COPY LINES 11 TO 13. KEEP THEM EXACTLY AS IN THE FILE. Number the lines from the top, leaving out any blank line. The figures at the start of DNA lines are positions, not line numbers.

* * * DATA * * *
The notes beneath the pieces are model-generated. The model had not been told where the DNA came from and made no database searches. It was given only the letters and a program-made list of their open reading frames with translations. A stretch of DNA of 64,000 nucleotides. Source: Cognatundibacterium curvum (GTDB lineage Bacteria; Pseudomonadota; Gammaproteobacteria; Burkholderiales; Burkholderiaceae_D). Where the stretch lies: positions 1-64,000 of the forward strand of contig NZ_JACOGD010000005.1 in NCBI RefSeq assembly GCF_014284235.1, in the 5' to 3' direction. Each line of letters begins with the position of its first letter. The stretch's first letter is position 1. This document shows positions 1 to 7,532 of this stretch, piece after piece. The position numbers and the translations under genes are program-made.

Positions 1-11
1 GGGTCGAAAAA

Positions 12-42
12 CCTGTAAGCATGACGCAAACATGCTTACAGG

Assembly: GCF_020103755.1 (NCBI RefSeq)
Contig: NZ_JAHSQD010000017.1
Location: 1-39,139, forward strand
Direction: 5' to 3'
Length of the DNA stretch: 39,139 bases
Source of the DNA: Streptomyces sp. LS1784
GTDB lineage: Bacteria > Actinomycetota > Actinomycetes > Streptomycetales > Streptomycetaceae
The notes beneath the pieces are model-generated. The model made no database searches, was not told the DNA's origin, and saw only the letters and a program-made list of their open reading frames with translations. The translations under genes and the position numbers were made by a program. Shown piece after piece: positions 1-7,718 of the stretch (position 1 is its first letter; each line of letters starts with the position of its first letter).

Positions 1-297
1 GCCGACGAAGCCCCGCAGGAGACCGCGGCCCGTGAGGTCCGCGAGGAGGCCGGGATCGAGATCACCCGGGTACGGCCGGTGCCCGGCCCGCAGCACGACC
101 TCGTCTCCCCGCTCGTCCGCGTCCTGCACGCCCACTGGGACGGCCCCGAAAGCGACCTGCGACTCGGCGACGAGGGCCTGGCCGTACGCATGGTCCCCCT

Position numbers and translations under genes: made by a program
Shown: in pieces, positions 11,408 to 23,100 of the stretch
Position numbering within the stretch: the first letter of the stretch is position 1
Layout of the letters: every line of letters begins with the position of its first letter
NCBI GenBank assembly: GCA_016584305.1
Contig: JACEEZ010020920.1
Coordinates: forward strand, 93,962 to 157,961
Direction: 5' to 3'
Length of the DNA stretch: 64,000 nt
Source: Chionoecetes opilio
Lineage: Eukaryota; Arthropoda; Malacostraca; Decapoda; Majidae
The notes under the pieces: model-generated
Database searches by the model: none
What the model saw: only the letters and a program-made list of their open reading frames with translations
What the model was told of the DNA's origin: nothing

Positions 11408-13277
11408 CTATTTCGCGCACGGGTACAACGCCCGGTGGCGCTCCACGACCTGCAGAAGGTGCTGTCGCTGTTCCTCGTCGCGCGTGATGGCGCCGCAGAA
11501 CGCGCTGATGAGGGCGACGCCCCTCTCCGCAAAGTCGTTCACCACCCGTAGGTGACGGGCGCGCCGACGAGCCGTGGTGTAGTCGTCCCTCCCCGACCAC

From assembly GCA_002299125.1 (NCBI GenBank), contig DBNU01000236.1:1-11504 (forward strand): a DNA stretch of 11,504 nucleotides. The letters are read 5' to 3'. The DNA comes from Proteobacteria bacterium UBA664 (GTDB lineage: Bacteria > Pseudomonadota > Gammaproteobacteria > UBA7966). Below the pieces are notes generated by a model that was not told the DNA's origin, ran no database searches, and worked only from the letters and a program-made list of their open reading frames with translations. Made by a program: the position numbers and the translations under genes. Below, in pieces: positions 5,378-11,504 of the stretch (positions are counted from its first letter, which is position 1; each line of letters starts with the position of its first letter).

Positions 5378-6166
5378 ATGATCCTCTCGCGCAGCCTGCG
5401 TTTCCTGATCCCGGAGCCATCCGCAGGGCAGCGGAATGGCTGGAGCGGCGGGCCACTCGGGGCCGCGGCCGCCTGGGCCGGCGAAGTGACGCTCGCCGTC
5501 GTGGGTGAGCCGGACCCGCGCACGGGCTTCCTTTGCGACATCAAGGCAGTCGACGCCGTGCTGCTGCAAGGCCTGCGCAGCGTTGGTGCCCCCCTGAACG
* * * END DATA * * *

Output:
Source of the DNA: Streptomyces sp. LS1784
GTDB lineage: Bacteria > Actinomycetota > Actinomycetes > Streptomycetales > Streptomycetaceae
The notes beneath the pieces are model-generated. The model made no database searches, was not told the DNA's origin, and saw only the letters and a program-made list of their open reading frames with translations. The translations under genes and the position numbers were made by a program. Shown piece after piece: positions 1-7,718 of the stretch (position 1 is its first letter; each line of letters starts with the position of its first letter).